Generics have got to be one of my favorite additions to the 2.0 Framework. The standard generics in the 2.0 Framework are in the System.Collections.Generic namespace. They include classes such as Dictionary, Queue, List, SortedDictionary and Sorted List. But I’m getting a little ahead of myself.
What is a generic?
The short answer to this question is that generics are a way to implement type safe collections in the .NET 2.0 Framework. They also allow software developers to create code that is more reusable, because data structures aren’t tied to specific data types. Examples of data structures that are tailor made for generics are stacks, linked lists and queues. With generics, you can write a type safe implementation of a stack one time, and it can be used for any data type you want.
Why do I like generics?
The main thing I like about generics is that it makes your code type safe. The following example shows why having type safe code is so important. This is a very simple example of the problems that you can run into when your collections are not type safe. This example will compile because the compiler can’t detect errors from boxing and unboxing, but it will throw an InvalidCastException if you try to run it.
The C# example above illustrated an InvalidCastException, but the equivilent code in VB.NET would be even worse. In VB.NET, the conversion would have been allowed but there would have been logic errors. Any calculations done with the numbers would have been wrong, which is a disaster. I should point out that you can change this behavior in VB.NET, that is with the default settings. The reason for this is that VB.NET allows both widening and narrowing conversions by default, where narrowing conversions require explicit conversion in C#.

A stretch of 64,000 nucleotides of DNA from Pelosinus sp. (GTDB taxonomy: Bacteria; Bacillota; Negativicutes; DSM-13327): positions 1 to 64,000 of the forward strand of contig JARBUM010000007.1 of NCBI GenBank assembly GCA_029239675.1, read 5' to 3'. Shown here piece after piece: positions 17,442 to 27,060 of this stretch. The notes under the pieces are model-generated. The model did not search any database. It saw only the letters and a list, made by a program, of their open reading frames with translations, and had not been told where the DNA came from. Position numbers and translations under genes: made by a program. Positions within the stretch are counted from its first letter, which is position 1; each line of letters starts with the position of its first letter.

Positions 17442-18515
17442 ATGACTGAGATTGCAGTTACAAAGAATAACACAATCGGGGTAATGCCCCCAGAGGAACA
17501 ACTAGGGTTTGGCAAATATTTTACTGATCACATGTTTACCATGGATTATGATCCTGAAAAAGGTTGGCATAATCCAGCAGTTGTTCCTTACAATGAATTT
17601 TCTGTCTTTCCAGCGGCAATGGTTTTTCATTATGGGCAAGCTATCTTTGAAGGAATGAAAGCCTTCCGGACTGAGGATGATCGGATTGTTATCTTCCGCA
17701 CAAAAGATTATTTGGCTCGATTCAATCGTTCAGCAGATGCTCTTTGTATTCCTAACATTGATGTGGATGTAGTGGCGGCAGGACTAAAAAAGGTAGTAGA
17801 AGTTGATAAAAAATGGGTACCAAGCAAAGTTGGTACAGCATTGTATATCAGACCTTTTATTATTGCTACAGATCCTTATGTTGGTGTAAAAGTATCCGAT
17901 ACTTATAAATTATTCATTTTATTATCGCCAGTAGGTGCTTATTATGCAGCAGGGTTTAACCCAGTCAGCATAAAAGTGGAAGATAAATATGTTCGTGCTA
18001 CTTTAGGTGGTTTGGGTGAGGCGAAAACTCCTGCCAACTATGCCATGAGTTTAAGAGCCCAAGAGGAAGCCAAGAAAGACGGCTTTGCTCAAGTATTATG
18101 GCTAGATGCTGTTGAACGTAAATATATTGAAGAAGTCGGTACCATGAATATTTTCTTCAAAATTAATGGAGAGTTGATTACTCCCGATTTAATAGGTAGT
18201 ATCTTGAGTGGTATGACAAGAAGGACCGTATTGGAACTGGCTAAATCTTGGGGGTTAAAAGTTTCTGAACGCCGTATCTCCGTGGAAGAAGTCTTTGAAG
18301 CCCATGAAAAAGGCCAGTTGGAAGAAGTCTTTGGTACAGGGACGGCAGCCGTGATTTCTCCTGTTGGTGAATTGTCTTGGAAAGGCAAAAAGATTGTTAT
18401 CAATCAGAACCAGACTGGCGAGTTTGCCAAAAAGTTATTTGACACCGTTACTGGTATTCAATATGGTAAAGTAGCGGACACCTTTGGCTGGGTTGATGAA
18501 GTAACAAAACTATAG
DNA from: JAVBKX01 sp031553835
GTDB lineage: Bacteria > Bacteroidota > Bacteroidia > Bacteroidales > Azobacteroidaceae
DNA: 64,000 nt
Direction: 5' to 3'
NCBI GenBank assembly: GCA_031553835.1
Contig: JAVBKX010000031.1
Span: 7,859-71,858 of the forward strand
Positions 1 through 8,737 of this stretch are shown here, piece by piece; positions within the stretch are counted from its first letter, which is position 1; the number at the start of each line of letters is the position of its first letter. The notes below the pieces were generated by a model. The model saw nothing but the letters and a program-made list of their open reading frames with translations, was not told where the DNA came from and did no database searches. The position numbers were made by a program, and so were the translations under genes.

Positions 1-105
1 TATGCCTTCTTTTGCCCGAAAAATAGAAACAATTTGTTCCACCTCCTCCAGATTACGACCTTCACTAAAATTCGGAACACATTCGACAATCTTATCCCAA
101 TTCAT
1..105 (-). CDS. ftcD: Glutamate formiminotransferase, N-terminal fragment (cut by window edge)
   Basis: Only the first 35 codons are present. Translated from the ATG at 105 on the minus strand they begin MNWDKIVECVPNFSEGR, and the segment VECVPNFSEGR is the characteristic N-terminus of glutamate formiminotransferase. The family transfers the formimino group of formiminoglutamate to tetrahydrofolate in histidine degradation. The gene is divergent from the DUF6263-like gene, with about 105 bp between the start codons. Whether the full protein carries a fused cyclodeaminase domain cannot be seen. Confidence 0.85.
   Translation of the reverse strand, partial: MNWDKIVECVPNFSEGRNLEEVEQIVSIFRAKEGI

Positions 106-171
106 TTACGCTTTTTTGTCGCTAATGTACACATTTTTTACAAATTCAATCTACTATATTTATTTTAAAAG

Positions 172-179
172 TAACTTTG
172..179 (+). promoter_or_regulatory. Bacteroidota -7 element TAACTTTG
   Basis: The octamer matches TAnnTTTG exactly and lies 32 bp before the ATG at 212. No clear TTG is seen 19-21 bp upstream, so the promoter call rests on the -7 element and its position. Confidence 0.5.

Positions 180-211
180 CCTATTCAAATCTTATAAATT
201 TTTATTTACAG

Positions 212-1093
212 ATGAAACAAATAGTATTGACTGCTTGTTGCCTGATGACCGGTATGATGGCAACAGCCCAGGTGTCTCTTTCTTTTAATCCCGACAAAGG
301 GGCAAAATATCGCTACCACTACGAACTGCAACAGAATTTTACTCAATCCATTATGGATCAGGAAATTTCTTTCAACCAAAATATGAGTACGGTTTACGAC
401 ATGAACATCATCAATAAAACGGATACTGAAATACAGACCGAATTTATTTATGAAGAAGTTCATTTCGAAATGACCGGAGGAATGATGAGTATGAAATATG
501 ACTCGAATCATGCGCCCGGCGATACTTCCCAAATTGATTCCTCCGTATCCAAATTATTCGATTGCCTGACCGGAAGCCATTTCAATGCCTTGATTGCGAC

Another positive for generics is that you get code that is more efficient and more readable. You do not have to pay the performance penalty associated with boxing and unboxing, and you don’t have to cast objects to their real datatypes to do any operations on them.
Generics can also be “constrained” so that you can take advantage of specific methods of a class or interface. For instance…you are creating a collection and you want to be able to sort the members of your collection. Being able to use the CompareTo() function would be nice. A constraint is a way to force any member of a collection to meet certain criteria. In this case, we could restrict the collection to data types that have implemented the IComparable interface. Here is an example of constraining.
Generics are a very powerful construct introduced in the .NET 2.0 Framework. The ability to make collections type safe is a blessing, and the ability to crank out code that is more readable, as well as more reusable, is something that any developer can appreciate. I know I do.